Gustavo’s progressing symptoms eventually barred him from work altogether, and his dreams of improving his family’s economic situation fell flat. Although Gustavo’s wife was able to pick up the responsibility of providing for their family by selling baked goods at the market, Gustavo feels as though he failed his family. While Gustavo was losing his sight, his wife was barely making enough money to feed their children, leaving their family in dire economic straits.

Little did Gustavo know that meeting MEDLIFE would reverse his dark path into complete blindness. MEDLIFE stepped in and informed Gustavo that he would finally get the surgery he needed to cure the keratoconus in his right eye. Gustavo and his wife were stunned. Although Gustavo’s condition was curable, they never believed that they would actually be able to afford the surgery to overcome it.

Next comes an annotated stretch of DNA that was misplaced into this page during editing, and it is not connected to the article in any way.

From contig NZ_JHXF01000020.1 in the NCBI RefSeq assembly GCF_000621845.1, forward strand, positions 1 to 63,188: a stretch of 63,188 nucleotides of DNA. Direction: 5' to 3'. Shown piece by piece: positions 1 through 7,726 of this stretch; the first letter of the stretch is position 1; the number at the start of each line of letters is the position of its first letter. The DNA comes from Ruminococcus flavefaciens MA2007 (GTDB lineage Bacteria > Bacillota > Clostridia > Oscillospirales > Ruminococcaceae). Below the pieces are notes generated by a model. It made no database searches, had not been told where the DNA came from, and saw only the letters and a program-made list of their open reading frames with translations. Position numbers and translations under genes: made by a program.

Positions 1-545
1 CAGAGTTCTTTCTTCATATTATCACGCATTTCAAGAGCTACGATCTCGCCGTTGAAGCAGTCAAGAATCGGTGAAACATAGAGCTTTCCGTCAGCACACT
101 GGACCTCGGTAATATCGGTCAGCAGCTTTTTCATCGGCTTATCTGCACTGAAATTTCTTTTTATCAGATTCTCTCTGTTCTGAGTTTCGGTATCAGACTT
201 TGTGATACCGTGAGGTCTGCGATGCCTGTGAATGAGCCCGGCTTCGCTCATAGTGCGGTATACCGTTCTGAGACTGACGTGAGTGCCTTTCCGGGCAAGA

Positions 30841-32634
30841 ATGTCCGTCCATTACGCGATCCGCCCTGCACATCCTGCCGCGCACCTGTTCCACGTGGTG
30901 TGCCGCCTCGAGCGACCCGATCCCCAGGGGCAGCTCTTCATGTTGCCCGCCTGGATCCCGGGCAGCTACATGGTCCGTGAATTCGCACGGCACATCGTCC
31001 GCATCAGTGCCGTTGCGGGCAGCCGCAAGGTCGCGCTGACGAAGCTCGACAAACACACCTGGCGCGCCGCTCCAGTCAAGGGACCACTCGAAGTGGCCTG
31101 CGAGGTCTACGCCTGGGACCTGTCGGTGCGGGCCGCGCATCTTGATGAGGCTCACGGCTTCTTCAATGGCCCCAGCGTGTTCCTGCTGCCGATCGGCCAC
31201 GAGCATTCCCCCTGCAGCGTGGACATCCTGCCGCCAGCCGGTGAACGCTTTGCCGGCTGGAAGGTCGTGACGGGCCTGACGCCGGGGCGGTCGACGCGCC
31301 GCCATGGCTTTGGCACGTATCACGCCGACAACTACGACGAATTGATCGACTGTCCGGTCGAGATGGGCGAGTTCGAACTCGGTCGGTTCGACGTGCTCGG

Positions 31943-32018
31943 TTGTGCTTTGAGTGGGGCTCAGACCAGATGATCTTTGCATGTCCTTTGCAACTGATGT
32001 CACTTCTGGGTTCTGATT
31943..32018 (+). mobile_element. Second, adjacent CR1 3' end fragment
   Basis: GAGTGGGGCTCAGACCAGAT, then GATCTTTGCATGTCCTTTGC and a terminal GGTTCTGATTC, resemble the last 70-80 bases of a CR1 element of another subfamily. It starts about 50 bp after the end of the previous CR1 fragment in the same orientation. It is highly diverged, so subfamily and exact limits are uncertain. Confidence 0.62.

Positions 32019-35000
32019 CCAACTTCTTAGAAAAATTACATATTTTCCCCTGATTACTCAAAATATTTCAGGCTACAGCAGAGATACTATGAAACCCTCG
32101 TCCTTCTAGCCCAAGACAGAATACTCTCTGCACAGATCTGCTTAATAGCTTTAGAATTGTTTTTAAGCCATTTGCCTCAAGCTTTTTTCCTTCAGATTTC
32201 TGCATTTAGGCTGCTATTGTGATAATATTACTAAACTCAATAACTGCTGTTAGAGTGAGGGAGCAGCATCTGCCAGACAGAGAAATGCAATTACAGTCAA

With MEDLIFE by Gustavo’s side throughout the entire process, he underwent a successful surgery, and is one step closer to regaining his sight. Recovery will be a slow process and Gustavo is aware of the patience required to endure the wait. He bides his time eagerly knowing that his eyes will one day be sharp enough to land him the chauffeuring position he dreamed about years ago.

Though hope was previously lost, the future Gustavo planned for himself and for his family is fortunately in sight.


Hear it From MEDLIFErs

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Reya Seby
Western University

This trip motivated me more to pursue a career in the healthcare field so that I can use my resources to help those who need it the most, similar to MEDLIFE’s mission.

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Victoria DiCanio